Backward, and in High Heels
Women Outnumber Men in the Insurance Industry, and are Working Their Way to the Top
By Lindsay Robison
Women and men are different. There is no doubt about that. Studies tell us as much. At one point in time it was believed that women and men also had their distinct places in the world. But as time, and people, have progressed those lines have blurred. A woman’s place is no longer seen as being in the home, tying on an apron, taking care of the kids and the housework while her husband puts on his suit and tie heading to the office with briefcase in hand. Nor is it any longer a woman’s place in the office to follow the men around making coffee and copies. “Mad Men” may be an incredibly popular and current television program, but its realities no longer exist.
Today, women make up 49.8 percent of the workforce. Some economists predict that the number will surpass half the working world sometime in 2010. Women outnumber men on college campuses, currently conferring 57 percent of undergraduate degrees and more than 35 percent of graduate degrees. But it has taken time to get to the business environment we currently face, and women have had to work hard to get where they are.
Thirty years ago, the insurance industry mirrored the larger working world. Women were part of the business, but men commandeered the high-level management and executive positions. The insurance world has for years been the stereotypical “Good Ol’ Boys Club,” not necessarily the picture of inclusiveness.
Cecilia Norat, recipient of the Association of Professional Insurance Women’s Insurance Woman of the Year award, former executive director of the New York State Insurance Fund, and current director of state relations for American International Group, knows what it’s like. Norat found herself working in the insurance business because it was one of the first jobs she found when she moved to America. She had earned her college degree and was working on her law degree while working for a small managing agency. Because of the size of the agency, she was in charge of a little bit of everything – casualty underwriting, claims, and accounting. When the majority owner of the company was going into semi-retirement, he told her something that only perpetuated the idea of the “club.”
“He said, ‘Oh my, you are without question the best person here, and you should be president.’” Norat remembers. “’If only you were not a woman.’”
Current chairman-elect of NAMIC’s board of directors Sandy Parrillo ran into a similar situation early on in her career. Parrillo, current president and CEO of The Providence Mutual Fire Insurance Company, began with the company in 1977 as an intern the summer before her senior year of college, stayed working at the company part time while finishing her degree, and joined the staff full time a week after graduation. Before long, she asked the then-president to consider her for an open underwriting position. “He told me no,” Parrillo says. “He said, ‘No, we need a man for the position.’ And he told me to leave his office. This was back in ’77, and you know, right now that statement is shocking, that anyone would even utter it. But it wasn’t shocking back then. That’s just the way it was.”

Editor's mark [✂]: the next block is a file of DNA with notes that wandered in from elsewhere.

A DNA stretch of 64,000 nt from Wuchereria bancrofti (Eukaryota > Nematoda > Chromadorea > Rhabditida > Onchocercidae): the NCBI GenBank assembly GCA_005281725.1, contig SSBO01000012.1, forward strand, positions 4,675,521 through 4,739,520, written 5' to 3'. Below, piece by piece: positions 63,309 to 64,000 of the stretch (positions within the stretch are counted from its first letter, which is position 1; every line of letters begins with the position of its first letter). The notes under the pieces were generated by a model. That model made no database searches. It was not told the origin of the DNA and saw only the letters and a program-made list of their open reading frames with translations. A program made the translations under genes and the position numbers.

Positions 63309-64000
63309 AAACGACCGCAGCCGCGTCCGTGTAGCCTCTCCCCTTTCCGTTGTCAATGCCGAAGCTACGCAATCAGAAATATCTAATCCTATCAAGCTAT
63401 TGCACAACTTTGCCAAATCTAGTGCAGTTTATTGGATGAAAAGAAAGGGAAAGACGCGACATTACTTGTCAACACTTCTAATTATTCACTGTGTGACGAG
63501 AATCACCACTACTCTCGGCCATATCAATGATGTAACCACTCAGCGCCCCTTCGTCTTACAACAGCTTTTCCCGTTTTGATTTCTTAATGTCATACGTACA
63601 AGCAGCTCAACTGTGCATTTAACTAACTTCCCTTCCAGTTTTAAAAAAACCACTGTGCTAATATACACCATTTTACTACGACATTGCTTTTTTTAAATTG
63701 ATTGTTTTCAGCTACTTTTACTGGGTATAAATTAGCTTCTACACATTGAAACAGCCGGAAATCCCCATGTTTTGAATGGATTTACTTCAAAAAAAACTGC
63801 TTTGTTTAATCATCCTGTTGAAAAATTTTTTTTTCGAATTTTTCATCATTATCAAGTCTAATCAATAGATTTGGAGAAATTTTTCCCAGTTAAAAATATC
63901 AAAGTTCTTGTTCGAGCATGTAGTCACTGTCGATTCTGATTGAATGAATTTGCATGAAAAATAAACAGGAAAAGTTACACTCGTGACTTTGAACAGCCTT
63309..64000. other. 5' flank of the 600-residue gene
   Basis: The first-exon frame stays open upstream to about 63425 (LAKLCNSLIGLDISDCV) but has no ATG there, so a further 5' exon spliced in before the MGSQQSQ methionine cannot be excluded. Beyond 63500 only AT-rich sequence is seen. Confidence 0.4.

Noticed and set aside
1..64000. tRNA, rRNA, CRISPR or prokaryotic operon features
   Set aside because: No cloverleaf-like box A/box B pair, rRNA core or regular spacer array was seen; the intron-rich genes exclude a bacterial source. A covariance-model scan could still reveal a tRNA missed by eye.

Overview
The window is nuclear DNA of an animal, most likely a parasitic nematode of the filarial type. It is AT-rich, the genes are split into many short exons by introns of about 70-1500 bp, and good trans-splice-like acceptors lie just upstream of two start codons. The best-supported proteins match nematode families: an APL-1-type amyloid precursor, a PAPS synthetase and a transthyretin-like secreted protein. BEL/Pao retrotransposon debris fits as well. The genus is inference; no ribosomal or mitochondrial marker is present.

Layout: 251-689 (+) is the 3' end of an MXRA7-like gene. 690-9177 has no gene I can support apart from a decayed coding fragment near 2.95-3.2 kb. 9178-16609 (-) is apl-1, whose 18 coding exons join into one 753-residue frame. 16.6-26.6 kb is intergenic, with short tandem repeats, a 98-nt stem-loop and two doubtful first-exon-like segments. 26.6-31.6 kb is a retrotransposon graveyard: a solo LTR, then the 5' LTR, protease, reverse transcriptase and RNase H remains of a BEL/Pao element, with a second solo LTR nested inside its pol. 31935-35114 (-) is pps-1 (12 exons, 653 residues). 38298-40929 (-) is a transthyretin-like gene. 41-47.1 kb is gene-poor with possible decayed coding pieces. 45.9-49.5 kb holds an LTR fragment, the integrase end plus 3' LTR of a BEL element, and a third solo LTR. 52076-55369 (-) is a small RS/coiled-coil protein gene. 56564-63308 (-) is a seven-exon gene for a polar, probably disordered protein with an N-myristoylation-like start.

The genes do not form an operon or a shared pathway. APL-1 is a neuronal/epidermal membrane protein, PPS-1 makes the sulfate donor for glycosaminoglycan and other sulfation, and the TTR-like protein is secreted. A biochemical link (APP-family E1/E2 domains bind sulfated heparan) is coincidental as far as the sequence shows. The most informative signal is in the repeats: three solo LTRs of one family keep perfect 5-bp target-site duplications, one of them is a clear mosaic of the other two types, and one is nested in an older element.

Parrillo left the president’s office and told her manager what happened. “He went back to this president and said, ‘You know, I think you ought to give her a shot. She’s very bright, she’s a hard worker.’” The president took Parrillo’s manager’s advice and gave her that shot. She used it to her advantage, working her way up to her current position at the top of the company.
Talk about a double whammy. When it comes to working in a stereotypical man’s world, Katja Kunzke and Karen McCarthy get it from two worlds. Both women are lawyers by training who found themselves working in the insurance world.
And both admit to having to work hard to get to their current positions. Kunzke recently celebrated her five-year anniversary as president and CEO of Wisconsin Lawyers Mutual Insurance Company. As part of the recognition for this milestone, the company’s marketing director was asking her questions about her time at the company. One question he asked her: “Do you notice a difference being a woman [in this position]?”
“There aren’t a lot of women CEOs, but my quote for the article was ‘The ones I know, we can all dance backward in high heels,’” Kunzke says. “The reference is from Ginger Rogers and Fred Astaire. Ginger Rogers did everything Fred Astaire did, but she did it backward, and in high heels.”
McCarthy worked her way through St. Louis-based The Bar Plan Mutual Insurance Company first as general counsel, then as vice president, and then as senior vice president before taking over as president and CEO at the end of 2002.
She sees a lot of women in the industry, probably as many women as men when she travels to conferences and other industry-related events, but still sees men in most of the executive, higher-up positions. “I think for the most part most insurance companies are run by those near retirement,” McCarthy says, “and it is hard for them to think about someone that doesn’t look like them or act like them having positions of power.”